At what cost?
Securing the top spot of our Champions League group should always be a priority, and after the first game under Thomas Tuchel and then the second under Potter whilst Chelsea sat bottom of the group, that possibility seemed bleak. Four wins on the trot in our group afterward, albeit through not entirely convincing means, has both born the fruit of our labours and even hoped to compensate for our latest folly in the Premier League … but at what cost?
Potter’s inability to rotate his squad has been due largely to an ever-increasing number of injuries in defense and midfield. Our history of throwing money at flashy wingers has left us with an abundance in that position and thin at the middle and at the back. For the second straight season, our group stage games have decimated our defense, as now all of Wesley Fofana, Reece James, and Ben Chilwell have been sidelined due to games in the competition. While our recruitment (Koulibaly, Cucurella, Fofana) made it seem like there might be ample cover even after losing the centre backs that we did in the summer, we once again face an injury crisis similar to last year’s.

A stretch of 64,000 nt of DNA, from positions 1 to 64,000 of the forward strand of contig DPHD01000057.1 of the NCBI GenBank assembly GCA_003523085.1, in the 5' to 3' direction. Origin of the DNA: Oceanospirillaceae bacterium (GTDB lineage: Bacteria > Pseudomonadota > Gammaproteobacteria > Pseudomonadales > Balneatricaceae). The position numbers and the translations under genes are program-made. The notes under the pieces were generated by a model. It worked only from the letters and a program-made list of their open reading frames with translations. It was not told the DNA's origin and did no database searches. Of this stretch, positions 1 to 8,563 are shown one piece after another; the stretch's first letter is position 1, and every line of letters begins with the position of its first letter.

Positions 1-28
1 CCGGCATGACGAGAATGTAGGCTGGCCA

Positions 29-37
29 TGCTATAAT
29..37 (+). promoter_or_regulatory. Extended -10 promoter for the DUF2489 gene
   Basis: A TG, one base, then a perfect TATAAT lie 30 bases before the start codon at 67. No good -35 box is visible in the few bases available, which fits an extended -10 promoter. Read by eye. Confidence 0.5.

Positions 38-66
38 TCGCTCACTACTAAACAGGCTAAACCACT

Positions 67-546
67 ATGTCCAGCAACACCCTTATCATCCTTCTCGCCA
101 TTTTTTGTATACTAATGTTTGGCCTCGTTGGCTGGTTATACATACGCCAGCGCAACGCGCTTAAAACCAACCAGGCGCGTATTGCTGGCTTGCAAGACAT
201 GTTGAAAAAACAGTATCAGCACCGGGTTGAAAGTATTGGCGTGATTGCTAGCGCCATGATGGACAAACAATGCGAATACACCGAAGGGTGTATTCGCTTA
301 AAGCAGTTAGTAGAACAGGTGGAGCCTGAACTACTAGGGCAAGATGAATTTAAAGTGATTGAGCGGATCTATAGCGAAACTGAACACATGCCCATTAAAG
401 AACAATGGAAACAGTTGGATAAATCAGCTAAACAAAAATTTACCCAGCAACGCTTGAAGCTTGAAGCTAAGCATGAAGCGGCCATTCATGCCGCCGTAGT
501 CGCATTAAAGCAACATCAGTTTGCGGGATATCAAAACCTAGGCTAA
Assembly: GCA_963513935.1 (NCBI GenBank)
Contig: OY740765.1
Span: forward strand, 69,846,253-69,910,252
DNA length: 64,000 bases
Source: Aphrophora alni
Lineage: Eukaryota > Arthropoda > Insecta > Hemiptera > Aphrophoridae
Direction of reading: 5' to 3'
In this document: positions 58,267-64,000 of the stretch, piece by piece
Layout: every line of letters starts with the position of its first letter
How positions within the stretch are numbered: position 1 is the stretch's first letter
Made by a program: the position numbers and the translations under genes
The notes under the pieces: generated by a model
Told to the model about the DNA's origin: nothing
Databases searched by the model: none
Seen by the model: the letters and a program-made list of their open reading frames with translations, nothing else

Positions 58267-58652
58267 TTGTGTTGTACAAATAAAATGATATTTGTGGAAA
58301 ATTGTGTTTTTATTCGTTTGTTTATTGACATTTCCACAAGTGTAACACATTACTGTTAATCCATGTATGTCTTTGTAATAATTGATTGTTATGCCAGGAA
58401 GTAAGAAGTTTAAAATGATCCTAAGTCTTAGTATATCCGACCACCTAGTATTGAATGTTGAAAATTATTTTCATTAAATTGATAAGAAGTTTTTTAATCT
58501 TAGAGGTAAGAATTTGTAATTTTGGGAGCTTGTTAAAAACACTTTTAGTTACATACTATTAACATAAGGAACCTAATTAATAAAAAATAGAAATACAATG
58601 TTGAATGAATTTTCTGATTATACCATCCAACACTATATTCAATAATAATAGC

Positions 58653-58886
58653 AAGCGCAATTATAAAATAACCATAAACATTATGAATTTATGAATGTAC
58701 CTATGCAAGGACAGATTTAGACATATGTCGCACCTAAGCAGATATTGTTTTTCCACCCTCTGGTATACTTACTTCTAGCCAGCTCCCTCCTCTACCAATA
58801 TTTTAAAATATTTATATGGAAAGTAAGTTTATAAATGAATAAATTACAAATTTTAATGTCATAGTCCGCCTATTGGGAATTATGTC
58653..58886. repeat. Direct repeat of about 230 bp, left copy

Tactics start with the team selection, and while the starting XI seemed straightforward enough, there were still some odd decisions. Because Potter didn’t seat a full bench, the media has run rampant with questions about his strategies for both player rotation/rest and youth integration. That Denis Zakaria, who hadn’t seen a minute, played an overall impressive game in a central midfield position that already needed reinforcing further helps make the media’s point. His forced removal after 70 minutes (after not playing competitively for since late August) should have served as a premonition to Potter about potential injuries from overexertion, but he didn’t read the signs.